The president says Wall Street doesn’t get it. He has it backward. Wall Street gets it. He still doesn’t.
The president famously told bankers he stood between them and pitchforks. Presumably he meant the pitchforks are country rubes like myself and 250 million Americans who think that when troops give their lives to serve our nation, bankers who get huge bailouts might ask what they can do for our country, instead of enriching themselves to levels that historians will discuss for a hundred years.
It is not the job of the president to protect the fat cats from the proper wrath of the people. It is the job of the president to protect the people from the improper abuse of the fat cats.
And now: Congress may pass a healthcare bill that would help insurance CEOs making $10 million a year spend a generation raising premiums even further, while certain senators who take their money work to defeat a public option that would serve the nation and lower the deficit and that is supported by a majority of the people.
And now: Drug companies that concluded a secret deal with the White House to raise drug prices by almost 10 percent work to defeat proposals to allow import of lower-priced drugs that would serve the consumer and lower the deficit, and that are supported by a majority of the people.
And now: The House, in the service of fat-cat bankers, with the support of many Democrats and Republicans, defeated an amendment that would have allowed bankruptcy judges to save homeowners.
And now, after the passage of a credit card bill that I stood virtually alone among Democrats in opposing, credit card companies raise rates to the skies. They gouge customers into the ground. They decimate small businesses. They destroy American jobs.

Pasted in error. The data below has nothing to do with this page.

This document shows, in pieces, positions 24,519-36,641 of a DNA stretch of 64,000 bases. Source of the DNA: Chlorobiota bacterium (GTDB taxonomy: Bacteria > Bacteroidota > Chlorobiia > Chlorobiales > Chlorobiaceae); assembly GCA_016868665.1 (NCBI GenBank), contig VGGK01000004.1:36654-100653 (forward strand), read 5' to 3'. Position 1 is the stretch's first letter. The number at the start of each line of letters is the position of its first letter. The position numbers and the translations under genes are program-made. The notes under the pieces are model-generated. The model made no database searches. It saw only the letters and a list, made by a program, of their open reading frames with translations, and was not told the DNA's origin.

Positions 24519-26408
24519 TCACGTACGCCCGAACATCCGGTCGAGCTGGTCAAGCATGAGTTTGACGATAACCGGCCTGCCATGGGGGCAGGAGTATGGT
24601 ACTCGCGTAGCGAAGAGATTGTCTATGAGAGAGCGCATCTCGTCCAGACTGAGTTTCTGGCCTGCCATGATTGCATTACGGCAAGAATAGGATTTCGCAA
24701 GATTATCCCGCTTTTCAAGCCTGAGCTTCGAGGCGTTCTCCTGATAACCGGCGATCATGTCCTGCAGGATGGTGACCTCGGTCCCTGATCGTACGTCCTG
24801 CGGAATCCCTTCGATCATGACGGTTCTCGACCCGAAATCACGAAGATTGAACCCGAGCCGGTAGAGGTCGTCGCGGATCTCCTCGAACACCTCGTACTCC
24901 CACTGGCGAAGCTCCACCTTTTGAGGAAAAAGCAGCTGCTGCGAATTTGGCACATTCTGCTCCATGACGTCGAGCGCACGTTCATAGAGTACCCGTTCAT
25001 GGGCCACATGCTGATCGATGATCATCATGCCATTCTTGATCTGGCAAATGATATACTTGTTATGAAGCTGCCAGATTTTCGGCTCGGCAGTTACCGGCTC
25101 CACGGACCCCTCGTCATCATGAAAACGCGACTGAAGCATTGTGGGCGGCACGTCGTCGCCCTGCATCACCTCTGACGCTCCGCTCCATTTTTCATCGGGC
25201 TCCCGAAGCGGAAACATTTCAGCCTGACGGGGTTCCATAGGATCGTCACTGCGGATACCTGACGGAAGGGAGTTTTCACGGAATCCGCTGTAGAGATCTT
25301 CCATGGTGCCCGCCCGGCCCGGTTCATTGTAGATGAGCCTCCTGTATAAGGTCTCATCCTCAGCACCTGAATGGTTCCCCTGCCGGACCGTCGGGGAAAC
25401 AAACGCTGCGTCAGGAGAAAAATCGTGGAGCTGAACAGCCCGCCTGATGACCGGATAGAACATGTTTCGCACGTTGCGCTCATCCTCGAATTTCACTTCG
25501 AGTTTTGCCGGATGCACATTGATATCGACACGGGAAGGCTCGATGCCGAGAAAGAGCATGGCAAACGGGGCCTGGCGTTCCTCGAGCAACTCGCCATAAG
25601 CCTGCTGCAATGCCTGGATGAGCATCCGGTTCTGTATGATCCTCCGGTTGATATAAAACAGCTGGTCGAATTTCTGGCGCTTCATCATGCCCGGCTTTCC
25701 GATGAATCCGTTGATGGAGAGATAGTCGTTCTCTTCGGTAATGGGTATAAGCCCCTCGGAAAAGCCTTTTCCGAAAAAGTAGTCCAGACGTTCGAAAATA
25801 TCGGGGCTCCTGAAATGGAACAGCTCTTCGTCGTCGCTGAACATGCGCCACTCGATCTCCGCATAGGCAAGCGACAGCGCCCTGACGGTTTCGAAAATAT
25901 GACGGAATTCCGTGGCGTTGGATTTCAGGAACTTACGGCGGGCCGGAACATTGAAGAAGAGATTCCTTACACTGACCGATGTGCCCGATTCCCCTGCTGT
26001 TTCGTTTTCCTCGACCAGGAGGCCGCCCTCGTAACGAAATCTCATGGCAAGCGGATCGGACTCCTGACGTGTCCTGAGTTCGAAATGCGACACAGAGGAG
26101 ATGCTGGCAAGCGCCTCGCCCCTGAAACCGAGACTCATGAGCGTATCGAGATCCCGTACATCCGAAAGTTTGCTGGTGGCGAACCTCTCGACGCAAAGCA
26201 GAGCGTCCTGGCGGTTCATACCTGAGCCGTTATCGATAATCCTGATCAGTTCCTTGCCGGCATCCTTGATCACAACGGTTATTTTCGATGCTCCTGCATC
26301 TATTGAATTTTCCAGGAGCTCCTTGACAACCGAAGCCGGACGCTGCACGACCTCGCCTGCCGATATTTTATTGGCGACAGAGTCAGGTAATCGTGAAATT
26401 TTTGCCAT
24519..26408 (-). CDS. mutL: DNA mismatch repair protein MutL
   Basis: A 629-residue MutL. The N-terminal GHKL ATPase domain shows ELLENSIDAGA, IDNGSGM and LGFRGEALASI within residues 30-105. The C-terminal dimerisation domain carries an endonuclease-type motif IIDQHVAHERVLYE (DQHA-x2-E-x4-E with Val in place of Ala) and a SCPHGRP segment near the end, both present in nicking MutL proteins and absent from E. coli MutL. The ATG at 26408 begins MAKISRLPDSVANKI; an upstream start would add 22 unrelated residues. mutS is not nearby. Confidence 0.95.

And now: The Treasury secretary, who treats his office like Wall Street on the Potomac, schemes to give the bailout money back to the banks, without conditions, so they can loan it to small businesses!
I view my job as a columnist and someone who may appear in the media and advise elected officials not to be an apologist for those who are elected, but to give voice, as honorably as I can, to those who elected them.
I have been warning about the sins of our modern Gilded Age for years. Whether other insiders like it or not, I am giving voice to voters who are madder than hell and not going to take it anymore.
This town is run by the fat cats. I plant my flag with the pitchforks, for change we can believe in.
Budowsky was an aide to former Sen. Lloyd Bentsen and Bill Alexander, then chief deputy majority whip of the House. He holds an LL.M. degree in international financial law from the London School of Economics. He can be read on The Hill’s Pundits Blog and reached at email@example.com.